It should be noted though that the prohibition of WGT adjustments relate only to WGT liabilities for which a notice of assessment has been served on a person at the time the contract was entered into or the option granted (as the case may be). 

The new law does not affect contracts entered into before 1 January 2024 however it does mean that existing contracts prepared but not yet signed will need amendment – particularly for existing off-the-plan developments. 

Current VRT Regime

Under the current law (as amended in January 2023), for the 2018 land tax year onwards, “residential land” that is “vacant” in the inner and middle suburbs of Melbourne will be subject to an annual tax of 1% of the property’s capital improved value (CIV). Note that the CIV is a higher value than ordinary land tax, which is calculated on a property’s site value (under which the value of any improvements to the land are ignored).  The law currently only applies to properties in the following 16 Councils: Banyule, Bayside, Boroondara, Darebin, Glen Eira, Hobsons Bay, Manningham, Maribyrnong, Melbourne, Monash, Moonee Valley, Moreland, Port Phillip, Stonnington, Whitehorse and Yarra.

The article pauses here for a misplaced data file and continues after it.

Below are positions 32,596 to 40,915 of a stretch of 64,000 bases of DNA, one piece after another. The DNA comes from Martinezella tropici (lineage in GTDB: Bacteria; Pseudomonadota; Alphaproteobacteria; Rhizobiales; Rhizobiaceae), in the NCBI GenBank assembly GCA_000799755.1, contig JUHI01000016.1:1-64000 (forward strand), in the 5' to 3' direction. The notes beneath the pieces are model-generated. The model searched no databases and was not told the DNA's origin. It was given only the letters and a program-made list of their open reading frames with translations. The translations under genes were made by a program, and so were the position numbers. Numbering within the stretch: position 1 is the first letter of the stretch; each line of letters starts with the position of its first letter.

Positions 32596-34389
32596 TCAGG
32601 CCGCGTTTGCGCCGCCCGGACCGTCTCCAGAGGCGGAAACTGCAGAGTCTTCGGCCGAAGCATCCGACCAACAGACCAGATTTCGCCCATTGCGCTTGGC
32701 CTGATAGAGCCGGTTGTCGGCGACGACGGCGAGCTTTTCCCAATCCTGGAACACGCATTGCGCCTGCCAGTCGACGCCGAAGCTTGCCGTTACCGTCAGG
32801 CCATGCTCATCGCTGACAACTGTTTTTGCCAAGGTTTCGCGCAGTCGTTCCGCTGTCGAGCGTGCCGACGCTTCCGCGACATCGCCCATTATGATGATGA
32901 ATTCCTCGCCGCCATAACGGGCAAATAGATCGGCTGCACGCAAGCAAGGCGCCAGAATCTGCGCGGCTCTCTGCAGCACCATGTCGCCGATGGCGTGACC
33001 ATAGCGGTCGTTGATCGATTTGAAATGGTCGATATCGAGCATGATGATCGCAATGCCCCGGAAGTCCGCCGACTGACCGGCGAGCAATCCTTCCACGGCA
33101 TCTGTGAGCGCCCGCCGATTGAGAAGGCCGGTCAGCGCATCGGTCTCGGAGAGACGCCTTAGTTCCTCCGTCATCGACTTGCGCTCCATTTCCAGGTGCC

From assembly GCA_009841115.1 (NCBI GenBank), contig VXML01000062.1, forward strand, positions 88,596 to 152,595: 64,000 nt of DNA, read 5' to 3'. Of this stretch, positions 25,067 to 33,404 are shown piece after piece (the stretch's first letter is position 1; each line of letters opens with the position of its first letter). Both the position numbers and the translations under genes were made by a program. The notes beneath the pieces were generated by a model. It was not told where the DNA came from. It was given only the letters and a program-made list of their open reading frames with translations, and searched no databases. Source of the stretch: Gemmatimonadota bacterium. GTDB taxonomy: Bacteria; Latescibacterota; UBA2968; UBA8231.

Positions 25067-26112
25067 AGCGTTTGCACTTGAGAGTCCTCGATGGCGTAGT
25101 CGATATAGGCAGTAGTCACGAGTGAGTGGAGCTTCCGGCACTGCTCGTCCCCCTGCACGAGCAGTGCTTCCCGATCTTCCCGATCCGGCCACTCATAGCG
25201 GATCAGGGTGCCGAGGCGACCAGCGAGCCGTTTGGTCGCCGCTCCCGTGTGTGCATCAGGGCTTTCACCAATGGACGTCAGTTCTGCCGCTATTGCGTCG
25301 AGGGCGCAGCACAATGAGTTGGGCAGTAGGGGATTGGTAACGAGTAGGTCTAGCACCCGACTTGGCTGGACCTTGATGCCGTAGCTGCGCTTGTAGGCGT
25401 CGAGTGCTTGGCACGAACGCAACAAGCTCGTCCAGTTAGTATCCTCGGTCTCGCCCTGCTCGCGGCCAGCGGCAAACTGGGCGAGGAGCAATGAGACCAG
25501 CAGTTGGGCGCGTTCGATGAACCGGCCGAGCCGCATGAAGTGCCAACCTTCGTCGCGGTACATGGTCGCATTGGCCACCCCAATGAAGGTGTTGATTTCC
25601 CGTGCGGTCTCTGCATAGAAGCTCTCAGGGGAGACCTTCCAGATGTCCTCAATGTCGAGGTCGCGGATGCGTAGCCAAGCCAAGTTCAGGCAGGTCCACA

For the purposes of the VRT, ‘residential land’ is land that is capable of being used solely or primarily for ‘residential purposes’, but does not include commercial residential premises, residential care facilities or land used for supported residential services or retirement village services.  

A property will be considered “vacant” if it has not been “used and occupied” in the preceding year for a period of more than 6 months .  Relevantly for developers, land on which a residence is being constructed or renovated will, in certain circumstances, be considered “vacant” in a tax year if, on 31 December of the preceding year, more than two years has passed since the construction or renovation commenced.